The article, Voyage Round my Kitchen was by one of that mag’s star writers, Fenella Souter, and she has very kindly given me permission to reproduce it here. It’s a witty, moving and beautifully written exploration of the pleasures and consolations of cooking, and as a piece of food writing it’s gloriously untainted by the stink of fashion or snobbery or celebrity – depressingly common in Australian food writing I reckon (the Empress’s regular SMH Three of a Kind column excepted, I hasten to add!). The article is in a PDF file here that takes a little while to download, but be patient, it’s worth it.

A little taste:

As anyone who likes to cook knows, the kitchen is full of therapeutic pleasures. The familiar swift and competent movements of hand and knife; the invigorating beauty of a group of plump aubergines or elegant artichokes or voluptuous yellow quinces; the reassuring smell of frying onions or the yearning fragrance of poached peaches; the zen-like calm that descends as the cook oversees some delicate operation, for nothing focuses the mind like watching a custard thicken or caramel brown; the feeling of accomplishment, indeed of love, when all is done and the meal is laid on the table for the pleasure of others, or oneself.

I realise I’m painting a rather rosy picture here – relieved of such kitchen staples as boredom and resentment, griping children, grated fingers and burnt potatoes – but you get the drift. While cooking is not principally a cure for misery, it can cheer you up wonderfully. The Joy of Sex was a bestseller, but so was The Joy of Cooking. Ideally, one experiences both, but we may have underestimated the second as a helpful tool in life and marriage, even if the first is lacking. It’s surprising the subject doesn’t come up more in marriage counselling.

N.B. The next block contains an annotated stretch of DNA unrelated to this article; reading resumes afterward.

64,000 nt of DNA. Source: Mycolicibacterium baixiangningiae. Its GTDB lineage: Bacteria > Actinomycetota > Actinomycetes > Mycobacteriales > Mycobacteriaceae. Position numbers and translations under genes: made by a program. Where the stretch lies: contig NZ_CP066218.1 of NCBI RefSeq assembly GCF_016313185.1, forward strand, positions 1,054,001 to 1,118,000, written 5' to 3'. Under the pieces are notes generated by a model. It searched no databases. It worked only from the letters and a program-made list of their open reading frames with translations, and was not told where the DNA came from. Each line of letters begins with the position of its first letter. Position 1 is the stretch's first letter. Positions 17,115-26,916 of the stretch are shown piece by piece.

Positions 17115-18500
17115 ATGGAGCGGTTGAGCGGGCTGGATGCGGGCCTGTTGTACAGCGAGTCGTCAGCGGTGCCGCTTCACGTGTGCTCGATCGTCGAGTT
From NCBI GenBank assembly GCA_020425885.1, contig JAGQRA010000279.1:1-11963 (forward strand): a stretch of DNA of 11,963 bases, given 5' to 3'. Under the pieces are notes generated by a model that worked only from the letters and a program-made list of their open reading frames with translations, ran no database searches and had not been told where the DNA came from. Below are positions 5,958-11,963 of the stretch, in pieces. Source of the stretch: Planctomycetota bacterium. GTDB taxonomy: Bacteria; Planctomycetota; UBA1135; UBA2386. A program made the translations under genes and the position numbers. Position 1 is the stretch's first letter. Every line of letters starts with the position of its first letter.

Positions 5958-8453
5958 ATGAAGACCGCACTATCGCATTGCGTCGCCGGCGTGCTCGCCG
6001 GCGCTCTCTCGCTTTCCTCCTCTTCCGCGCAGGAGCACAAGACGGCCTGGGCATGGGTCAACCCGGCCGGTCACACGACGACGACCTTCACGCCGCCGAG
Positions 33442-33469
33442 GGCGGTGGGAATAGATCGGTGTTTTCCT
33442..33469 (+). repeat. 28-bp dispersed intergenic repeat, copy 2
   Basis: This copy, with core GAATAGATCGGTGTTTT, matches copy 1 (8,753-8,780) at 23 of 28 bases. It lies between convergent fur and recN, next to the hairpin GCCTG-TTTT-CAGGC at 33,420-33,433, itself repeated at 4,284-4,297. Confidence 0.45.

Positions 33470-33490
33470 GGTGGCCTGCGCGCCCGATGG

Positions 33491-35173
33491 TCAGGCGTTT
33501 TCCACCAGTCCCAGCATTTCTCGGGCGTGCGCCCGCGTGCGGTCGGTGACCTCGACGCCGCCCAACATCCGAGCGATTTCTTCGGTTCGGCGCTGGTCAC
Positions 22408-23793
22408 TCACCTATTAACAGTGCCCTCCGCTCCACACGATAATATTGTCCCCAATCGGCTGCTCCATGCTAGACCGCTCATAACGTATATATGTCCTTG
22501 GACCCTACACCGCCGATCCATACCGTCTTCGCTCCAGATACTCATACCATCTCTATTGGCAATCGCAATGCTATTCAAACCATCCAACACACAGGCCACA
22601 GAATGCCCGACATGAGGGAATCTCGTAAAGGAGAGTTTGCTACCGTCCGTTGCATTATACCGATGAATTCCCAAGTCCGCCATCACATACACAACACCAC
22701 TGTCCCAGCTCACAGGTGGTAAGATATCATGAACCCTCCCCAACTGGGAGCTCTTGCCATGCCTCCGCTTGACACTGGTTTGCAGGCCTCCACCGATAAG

There’s lots more – just read it. You’ll love it.



April 10, 2009

I know drugs aren’t strictly food, but it’s really time someone came up with a solution for this affliction so I will do anything I can to help promote it.


Helen Garner’s glass of orange juice

April 9, 2009

orange-juiceThis week, happenings in the lives of others have reminded me about the beauty of a compassionate act in the face of an unbearable thing … a dying friendship, a ghastly stranger, a rejection, an illness, a death. Back on the first aid food track I guess, food being such a simple way of making an offering – peace, sorrow, love. After I wrote the first aid food post I recalled a glass of orange juice in Helen Garner’s The Spare Room, a book that is partly about wishing to find compassion in yourself when it is most needed, and finding it lacking.

In the book, following a desperate week of caring for her friend with cancer, Nicola, who is suffering horrendous pain and enduring a bogus and terribly painful alternative cancer ‘therapy’, Helen escapes to a small family birthday party at her daughter’s house next door, while Nicola sleeps in Helen’s spare room, exhausted from another day of brutal ‘treatment’.